Someone said the other day. ‘ I cannot believe you do so many things! Travel consultant, wedding and events planner, concierge around London, mother and … waitress.’ Let’s call the last one as we know it, the waitron thing may be PC but ultimately, waitress is what it is.
‘How do you do it all?’ she asked.
Then a friend sent me a link to an article about resilience in one’s later life. Overcoming pain and all that in our Silver Street part of our lives. It was a great article, and I read most of them.
‘How do you do it all? she asked.
Seriously, what is the alternative?
We get on with it. Adapt or die as Pieter Dirk Uys would say. We adapt … or we die.
Today the shift at the cafe required hours of standing, or rather running around. Busy, busy, busy. Times I am guilty of frustration at small errors made. I make mistakes myself, but rather than freak out, I keep telling myself … this is not an emergency ward, the toast may be late, the eggs too runny – I am the one with the ‘don’t sweat the small stuff attitude’ and ultimately the customers just want a friendly face, a great meal and time to socialise with their friends.
Now seeing the whole shebang from the other side, times I want to literally pull up a chair next to a customer who is yelling and rude, and even remind myself when I expect too much, that these incredible women have lives outside the doors and more:
- These people I work with in the cafe are doing two jobs at the best of times.
- Sometimes they have long shifts and leave the cafe to go to work somewhere else.
- During the week, they work full days and supplement their incomes on the weekend.
- They are often in London alone, have no close family and send their money home.
- And these incredible young women, working untold hours, have stories I don’t know of.
I don’t have to do this to survive. I do this because it puts me in touch with the real world and I see stories unfolding, everyday, and it humbles me. And I learn. The once princess of all goes to work because I enter a world I knew little about, a cauldron of cultures, creativity and youth. Many of these young people will work their entire lives to better their situations. They laugh at my stories of huge homes, maids and fancy holidays yet ask advice on what they should do, how they might one day have a business of their own. I learn from them.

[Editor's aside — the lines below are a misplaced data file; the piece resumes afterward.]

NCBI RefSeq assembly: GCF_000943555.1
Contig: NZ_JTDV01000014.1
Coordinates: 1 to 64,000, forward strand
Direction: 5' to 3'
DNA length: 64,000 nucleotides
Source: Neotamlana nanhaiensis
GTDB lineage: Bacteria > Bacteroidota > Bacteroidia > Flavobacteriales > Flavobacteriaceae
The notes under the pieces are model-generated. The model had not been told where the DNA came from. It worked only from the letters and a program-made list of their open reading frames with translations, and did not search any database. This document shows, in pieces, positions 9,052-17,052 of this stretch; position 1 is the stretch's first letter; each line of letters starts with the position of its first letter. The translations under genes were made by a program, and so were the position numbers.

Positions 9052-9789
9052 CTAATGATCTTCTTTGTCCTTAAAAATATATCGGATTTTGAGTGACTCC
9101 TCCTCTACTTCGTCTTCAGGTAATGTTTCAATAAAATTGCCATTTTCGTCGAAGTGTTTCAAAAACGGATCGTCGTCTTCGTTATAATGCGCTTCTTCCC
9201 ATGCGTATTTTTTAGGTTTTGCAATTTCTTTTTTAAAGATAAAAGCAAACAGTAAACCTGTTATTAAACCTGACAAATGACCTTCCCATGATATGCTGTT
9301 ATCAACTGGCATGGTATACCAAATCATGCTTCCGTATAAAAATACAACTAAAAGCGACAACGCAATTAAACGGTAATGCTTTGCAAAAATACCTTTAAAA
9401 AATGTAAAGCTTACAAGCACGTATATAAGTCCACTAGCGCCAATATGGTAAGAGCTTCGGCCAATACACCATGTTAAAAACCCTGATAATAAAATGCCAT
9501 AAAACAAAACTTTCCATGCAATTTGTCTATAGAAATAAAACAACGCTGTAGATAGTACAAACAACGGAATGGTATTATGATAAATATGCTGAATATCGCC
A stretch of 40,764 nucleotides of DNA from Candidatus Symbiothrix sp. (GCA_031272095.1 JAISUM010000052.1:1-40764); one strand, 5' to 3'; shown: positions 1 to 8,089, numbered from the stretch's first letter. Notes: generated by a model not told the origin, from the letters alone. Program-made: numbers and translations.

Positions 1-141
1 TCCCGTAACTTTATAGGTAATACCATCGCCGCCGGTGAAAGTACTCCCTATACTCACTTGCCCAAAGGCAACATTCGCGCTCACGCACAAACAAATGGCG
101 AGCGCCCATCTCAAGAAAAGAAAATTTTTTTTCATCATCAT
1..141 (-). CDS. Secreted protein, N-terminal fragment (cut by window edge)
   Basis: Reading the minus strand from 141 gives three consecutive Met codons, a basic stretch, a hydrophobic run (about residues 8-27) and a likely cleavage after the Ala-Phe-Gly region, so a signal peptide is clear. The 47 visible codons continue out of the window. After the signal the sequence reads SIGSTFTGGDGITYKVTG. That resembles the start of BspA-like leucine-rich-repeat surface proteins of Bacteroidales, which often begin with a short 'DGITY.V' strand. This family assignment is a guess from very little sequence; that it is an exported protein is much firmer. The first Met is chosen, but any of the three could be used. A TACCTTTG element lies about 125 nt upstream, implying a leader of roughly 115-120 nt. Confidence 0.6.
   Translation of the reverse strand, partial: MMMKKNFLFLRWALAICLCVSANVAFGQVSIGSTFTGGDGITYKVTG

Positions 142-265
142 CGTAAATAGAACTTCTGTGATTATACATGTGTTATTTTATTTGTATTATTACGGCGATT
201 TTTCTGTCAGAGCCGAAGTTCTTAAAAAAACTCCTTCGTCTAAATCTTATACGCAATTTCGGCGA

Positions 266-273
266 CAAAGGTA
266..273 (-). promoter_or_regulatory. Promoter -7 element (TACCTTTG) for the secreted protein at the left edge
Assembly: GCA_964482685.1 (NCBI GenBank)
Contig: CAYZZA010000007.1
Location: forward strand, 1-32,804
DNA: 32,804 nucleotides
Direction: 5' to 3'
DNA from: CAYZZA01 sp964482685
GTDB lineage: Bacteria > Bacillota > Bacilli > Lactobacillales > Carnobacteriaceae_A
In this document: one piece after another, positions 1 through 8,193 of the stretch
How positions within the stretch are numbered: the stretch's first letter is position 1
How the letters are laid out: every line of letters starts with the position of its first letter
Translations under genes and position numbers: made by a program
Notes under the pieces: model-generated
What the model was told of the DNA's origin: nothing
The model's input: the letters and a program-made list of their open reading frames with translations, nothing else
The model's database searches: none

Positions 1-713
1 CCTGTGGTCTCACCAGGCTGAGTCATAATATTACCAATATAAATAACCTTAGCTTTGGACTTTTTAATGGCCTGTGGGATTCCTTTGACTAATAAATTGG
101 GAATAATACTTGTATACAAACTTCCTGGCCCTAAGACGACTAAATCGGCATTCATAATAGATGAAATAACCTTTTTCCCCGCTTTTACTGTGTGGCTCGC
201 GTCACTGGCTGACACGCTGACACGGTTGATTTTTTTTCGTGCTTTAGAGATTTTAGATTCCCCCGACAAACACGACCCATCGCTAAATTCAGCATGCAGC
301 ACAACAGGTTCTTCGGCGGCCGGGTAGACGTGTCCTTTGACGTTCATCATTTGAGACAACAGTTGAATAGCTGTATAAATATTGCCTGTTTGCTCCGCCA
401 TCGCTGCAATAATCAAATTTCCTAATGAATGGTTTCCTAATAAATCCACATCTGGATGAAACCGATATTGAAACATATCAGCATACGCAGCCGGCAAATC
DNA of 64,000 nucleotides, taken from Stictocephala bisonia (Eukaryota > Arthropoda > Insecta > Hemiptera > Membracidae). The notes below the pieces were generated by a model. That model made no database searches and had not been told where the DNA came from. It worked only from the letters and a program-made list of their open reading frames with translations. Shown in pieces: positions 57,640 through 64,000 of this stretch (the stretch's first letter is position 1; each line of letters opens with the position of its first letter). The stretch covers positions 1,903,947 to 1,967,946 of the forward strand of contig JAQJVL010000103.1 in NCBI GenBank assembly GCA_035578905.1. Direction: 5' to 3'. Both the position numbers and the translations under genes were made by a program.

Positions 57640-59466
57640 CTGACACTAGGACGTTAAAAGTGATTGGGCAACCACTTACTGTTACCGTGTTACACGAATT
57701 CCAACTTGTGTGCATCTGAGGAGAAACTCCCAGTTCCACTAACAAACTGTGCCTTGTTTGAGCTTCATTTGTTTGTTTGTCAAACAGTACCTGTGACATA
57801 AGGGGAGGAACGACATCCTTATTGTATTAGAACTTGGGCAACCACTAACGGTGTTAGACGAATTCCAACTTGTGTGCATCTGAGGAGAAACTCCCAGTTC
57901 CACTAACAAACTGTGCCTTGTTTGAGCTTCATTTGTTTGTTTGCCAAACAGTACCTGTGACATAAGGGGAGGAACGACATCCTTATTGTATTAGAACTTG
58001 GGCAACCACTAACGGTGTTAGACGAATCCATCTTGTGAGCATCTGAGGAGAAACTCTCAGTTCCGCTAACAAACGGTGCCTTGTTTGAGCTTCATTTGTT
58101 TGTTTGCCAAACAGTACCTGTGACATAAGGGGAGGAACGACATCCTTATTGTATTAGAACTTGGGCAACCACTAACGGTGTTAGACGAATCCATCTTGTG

These women, so much younger, my children’s age, are happy but wanting more. I hear my own children’s voices in them. Its tough out there. Pain happens. Days they struggle a little more than most. Like diamonds, they are strong and resilient. When I think of my journey, I know it has made me more understanding, more aware.
Tonight, Sunday night, I am on my office balcony in London. Cinderella of sorts. And in this Silver Street, I am all the better for learning from younger women who teach me that life is for them, for moving forward, for appreciating all that you have been given and never giving up.
Never in my past life of luxury would I have known the blessings of being part of something that an apron, throwing the lattes, could bring.
The body is broken after such a long shift, but the spirit is better than ever …